Bleep My Mom Says

I should probably keep this post until Mother’s Day, but I’m pretty sure I’ll have more to say then, so I’m just going to post this now. My mom is basically awesome. She is way cooler than I have ever been or ever will be. Also, she loves me a whole lot. Even though we’re 1,000 miles apart, and she doesn’t like email, phone calls, texting, or writing letters, I still feel like she’s a part of my life. Part of that is because even though she doesn’t like any of those ways of long-distance communication, she uses them anyway. Mostly, though, it’s because she has embedded certain phrases in my mind that I hear whether she’s around or not. Brainwashing, you might call. Or perhaps parenting. The distinction is somewhat fuzzy to me. So here are some things my Mom says that continue to guide my life.

"Breakfast in Bed" by Mary Cassatt

1. Sleep is good. I admit to fighting her on this one until Jacob was born. I could always sleep later, right? But not anymore. Sleep is more important to me than gold. Forget Trident Layers, I want to be paid in sleep.
    I also notice now that it’s easier for me to be a good person if I’m well-rested. I more a patient and creative mother. I’m calmer. I’m able to keep my temper. I think things are funny rather than annoying. I’m a better person and the world is a better place when I’ve slept. So Mom was right. Who knew?
    This motto is really indicative of Mom’s emphasis on self-care. My Mom is a truly charitable woman. She believes in service, but, she argues, you can’t help others unless you’ve taken care of yourself. So I help my family by getting enough sleep (just enough mind you; Mom doesn’t advocate gluttony). I help my neighbor by keeping gas in my car in case someone needs a ride. I try to have well-organized but flexible schedules in case someone needs last-minute babysitting. So “sleep is good” means “Take care of yourself, honey.” It also means “Be prepared to take care of others.”

 2. Why not?/ Who says? Whenever I come to my Mom with a concern, my concern is often predicated on an assumption. I say to my Mom, “And of course I can’t _________ .” Mom’s response is always “Why not?” Why can’t I _______ ? Usually the only thing standing in my way is myself. My Mom believes that I can do anything I want, that where there’s a will, there’s a way, and that if I can dream it, I can do it. She does add the caveat that while I can have it all, maybe I can’t have it all at once. But that’s no reason not to try. Which brings me to:

"Just try it once!"

3. What’s the best/worst that could happen? Whenever I am faced with a choice, I consider these two options. I also use these questions as a way to still anxiety. It doesn’t always work. I went skiing this weekend, and tried to calm myself by saying, “What’s the worst that could happen?” Obviously I considered death as a possibility. Eventually, though, in true brainwashed-by-my-mother fashion, I said to myself, “So what?” (see “Who says?” above; these questions are similar in tone) what was the worst that could happen if I died? I decided it was unlikely that I would die on a bunny slope, and if I did, well, then I would find out if I’d been right to be a Mormon all these years. In Mom’s philosophy, the best that could happen is slightly more probable than the worst. I might as well go for it.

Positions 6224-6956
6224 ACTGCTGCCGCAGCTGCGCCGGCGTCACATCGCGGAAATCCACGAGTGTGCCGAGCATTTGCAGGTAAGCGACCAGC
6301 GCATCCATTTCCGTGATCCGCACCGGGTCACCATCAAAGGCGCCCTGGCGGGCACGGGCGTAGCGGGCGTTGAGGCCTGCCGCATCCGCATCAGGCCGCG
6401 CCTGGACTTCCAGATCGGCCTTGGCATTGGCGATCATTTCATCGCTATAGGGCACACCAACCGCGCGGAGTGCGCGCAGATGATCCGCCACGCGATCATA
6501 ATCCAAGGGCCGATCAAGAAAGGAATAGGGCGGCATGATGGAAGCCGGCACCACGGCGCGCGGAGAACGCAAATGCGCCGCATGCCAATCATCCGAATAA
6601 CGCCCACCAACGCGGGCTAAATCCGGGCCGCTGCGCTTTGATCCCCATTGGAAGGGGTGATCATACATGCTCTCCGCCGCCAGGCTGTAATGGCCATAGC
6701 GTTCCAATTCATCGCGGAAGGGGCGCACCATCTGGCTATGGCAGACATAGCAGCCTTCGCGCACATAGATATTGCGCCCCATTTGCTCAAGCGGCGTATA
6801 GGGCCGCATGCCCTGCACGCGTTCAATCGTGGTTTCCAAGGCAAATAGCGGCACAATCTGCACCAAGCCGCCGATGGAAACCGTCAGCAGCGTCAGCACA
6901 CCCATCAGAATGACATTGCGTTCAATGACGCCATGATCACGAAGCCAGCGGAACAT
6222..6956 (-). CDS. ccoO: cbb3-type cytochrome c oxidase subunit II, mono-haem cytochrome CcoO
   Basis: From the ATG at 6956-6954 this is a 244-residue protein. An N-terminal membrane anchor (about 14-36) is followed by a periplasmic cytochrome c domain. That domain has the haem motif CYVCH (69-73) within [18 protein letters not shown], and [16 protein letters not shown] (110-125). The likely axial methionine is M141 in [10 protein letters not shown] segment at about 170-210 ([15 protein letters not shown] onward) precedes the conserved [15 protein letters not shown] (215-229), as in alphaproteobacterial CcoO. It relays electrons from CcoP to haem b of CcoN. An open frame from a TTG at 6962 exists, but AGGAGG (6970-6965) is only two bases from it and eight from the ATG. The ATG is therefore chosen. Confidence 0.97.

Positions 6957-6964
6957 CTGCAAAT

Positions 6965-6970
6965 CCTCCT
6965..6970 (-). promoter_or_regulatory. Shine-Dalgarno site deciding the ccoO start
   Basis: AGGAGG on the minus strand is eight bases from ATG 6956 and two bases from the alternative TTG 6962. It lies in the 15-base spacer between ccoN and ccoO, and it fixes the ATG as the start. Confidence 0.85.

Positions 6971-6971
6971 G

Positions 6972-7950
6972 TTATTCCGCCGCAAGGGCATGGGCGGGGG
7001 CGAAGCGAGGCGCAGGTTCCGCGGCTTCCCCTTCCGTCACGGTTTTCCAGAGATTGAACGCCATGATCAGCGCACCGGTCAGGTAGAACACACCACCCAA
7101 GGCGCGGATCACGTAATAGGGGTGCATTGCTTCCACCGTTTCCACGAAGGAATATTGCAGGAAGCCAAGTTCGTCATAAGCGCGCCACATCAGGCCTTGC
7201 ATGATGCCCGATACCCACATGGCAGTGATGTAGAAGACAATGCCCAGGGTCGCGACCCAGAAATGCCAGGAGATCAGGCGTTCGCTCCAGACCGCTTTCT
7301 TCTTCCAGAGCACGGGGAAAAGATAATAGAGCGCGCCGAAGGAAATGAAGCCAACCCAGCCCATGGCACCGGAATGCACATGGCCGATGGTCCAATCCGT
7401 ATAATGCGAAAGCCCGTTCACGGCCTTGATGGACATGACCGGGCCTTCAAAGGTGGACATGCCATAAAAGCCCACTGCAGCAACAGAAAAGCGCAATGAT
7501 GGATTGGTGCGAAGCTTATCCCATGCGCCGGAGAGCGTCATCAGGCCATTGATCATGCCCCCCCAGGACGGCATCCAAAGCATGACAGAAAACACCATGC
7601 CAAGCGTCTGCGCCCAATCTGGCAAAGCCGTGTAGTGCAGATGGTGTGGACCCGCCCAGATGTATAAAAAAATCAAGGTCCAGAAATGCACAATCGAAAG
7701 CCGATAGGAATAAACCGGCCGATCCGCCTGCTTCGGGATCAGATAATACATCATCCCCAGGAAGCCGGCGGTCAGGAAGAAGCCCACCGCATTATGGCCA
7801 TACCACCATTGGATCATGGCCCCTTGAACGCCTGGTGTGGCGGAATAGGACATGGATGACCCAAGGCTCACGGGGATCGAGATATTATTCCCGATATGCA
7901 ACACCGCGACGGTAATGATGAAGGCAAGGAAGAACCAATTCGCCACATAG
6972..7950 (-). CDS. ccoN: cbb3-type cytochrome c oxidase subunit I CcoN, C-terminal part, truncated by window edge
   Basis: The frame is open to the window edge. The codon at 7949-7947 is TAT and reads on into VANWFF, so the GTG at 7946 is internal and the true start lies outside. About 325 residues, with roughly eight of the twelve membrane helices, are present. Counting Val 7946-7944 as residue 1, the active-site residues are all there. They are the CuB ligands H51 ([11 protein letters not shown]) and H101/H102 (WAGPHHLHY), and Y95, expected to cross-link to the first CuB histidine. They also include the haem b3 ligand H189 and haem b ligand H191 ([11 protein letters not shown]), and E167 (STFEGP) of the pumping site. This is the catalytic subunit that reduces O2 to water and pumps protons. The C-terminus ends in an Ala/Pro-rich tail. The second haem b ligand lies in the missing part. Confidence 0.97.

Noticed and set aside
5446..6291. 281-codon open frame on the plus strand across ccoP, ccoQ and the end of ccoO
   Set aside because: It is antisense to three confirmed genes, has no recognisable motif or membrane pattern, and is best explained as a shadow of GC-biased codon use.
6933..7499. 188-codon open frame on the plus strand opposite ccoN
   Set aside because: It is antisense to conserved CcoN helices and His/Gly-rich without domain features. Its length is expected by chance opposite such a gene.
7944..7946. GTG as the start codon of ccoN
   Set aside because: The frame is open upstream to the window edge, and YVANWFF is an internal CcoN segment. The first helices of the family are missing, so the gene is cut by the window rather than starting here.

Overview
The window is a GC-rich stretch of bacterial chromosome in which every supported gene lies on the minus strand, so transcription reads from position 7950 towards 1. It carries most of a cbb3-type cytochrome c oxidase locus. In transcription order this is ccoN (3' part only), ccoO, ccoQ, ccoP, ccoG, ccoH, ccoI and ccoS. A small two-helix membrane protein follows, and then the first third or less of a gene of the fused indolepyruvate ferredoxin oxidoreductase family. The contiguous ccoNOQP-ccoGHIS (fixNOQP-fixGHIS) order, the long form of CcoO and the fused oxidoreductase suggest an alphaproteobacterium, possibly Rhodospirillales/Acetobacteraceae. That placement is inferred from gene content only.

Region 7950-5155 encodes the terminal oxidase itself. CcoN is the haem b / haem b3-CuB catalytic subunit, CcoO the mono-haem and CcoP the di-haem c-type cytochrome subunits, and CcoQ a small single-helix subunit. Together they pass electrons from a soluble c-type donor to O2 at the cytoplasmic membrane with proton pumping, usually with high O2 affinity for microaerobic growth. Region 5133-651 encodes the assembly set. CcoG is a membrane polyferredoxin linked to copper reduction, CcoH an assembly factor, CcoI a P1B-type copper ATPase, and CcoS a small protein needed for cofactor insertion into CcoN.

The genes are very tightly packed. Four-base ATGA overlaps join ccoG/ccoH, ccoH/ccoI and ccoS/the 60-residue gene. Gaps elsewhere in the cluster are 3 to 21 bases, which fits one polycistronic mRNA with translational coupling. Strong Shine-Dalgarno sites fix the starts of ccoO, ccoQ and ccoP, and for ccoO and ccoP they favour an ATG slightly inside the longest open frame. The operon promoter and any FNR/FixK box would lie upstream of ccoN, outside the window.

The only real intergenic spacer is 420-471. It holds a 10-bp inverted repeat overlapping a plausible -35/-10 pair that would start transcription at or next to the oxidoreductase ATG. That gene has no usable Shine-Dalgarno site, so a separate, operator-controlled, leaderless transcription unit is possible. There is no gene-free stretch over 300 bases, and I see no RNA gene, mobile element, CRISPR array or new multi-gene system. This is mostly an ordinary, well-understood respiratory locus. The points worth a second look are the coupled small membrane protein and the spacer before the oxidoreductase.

4. Just do it; then it’s done. Whether doing something scary-exciting, like trying out for the school play (or skiing), or something unpleasant, like cleaning my room, Mom encouraged me to act. Most of the fear that arises in certain situations comes from not knowing what to expect. My own overactive imagination invariably proposes the worst. Mom told me to just act instead of worrying about what might happen. Once I clean my room, I don’t have to dread the exercise of cleaning my room. It’s already clean. I also wouldn’t need to argue with Mom about cleaning my room anymore. I still drag my feet about washing the dishes and other chores, but now I do them. I also just clamp those skis on and see what happens.

5. I Love You (Anyway). My Mom loves me no matter what I do. I can say this because I’ve tried my hardest to disappoint her, but she loves me anyway. She told me on the phone the other day that “Whatever you are, it’s enough.” I don’t have to have a fancy title — or any title at all– or money or a job or anything at all. Just by existing, I’m special to my mother. For some people, this might be an excuse to slack off, or it might make it possible for me to take advantage of her love for me. But Mom knows that I am a driven person. I came home from kindergarten one day and reviewed my worksheets with her. Handing her one graded sheet I hadn’t seen yet, I said, “If it’s not an A, I’ll kill myself!” Mom shut the homework folder and threw away the paper without letting us look at it. My mom knows that I need permission to relax and to let myself be enough.

Taking all of these saying together, I realize what a wonderful Mother I have. She encourages me (her volunteer-addicted daughter) to take care of myself. She encourages me (her timid daughter) to get out there and do things. She encourages me (her driven daughter) to accept myself as I am. She bases all these exhortations in a foundation of love. Of course she has her faults, but so what? She may say different things to my siblings than she says to me, but she tailors her message to its recipient. She is so good at being a Mom. I am so blessed to have her as mine.

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